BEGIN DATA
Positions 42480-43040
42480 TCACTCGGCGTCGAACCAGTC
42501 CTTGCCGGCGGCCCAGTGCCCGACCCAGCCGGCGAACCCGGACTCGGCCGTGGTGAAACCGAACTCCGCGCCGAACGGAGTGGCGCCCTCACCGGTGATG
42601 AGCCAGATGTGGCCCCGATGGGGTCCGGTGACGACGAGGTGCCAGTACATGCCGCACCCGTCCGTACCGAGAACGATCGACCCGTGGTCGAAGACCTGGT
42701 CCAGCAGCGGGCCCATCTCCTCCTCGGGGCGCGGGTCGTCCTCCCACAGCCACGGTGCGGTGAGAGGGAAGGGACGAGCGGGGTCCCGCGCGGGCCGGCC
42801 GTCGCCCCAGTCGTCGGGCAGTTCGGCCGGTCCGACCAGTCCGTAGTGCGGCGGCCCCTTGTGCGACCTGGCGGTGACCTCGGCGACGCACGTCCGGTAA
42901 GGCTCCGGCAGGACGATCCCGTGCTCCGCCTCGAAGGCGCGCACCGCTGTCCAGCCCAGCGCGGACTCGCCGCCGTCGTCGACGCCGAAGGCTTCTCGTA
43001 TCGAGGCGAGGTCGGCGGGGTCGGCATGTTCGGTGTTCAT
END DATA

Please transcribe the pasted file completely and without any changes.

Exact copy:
Positions 42480-43040
42480 TCACTCGGCGTCGAACCAGTC
42501 CTTGCCGGCGGCCCAGTGCCCGACCCAGCCGGCGAACCCGGACTCGGCCGTGGTGAAACCGAACTCCGCGCCGAACGGAGTGGCGCCCTCACCGGTGATG
42601 AGCCAGATGTGGCCCCGATGGGGTCCGGTGACGACGAGGTGCCAGTACATGCCGCACCCGTCCGTACCGAGAACGATCGACCCGTGGTCGAAGACCTGGT
42701 CCAGCAGCGGGCCCATCTCCTCCTCGGGGCGCGGGTCGTCCTCCCACAGCCACGGTGCGGTGAGAGGGAAGGGACGAGCGGGGTCCCGCGCGGGCCGGCC
42801 GTCGCCCCAGTCGTCGGGCAGTTCGGCCGGTCCGACCAGTCCGTAGTGCGGCGGCCCCTTGTGCGACCTGGCGGTGACCTCGGCGACGCACGTCCGGTAA
42901 GGCTCCGGCAGGACGATCCCGTGCTCCGCCTCGAAGGCGCGCACCGCTGTCCAGCCCAGCGCGGACTCGCCGCCGTCGTCGACGCCGAAGGCTTCTCGTA
43001 TCGAGGCGAGGTCGGCGGGGTCGGCATGTTCGGTGTTCAT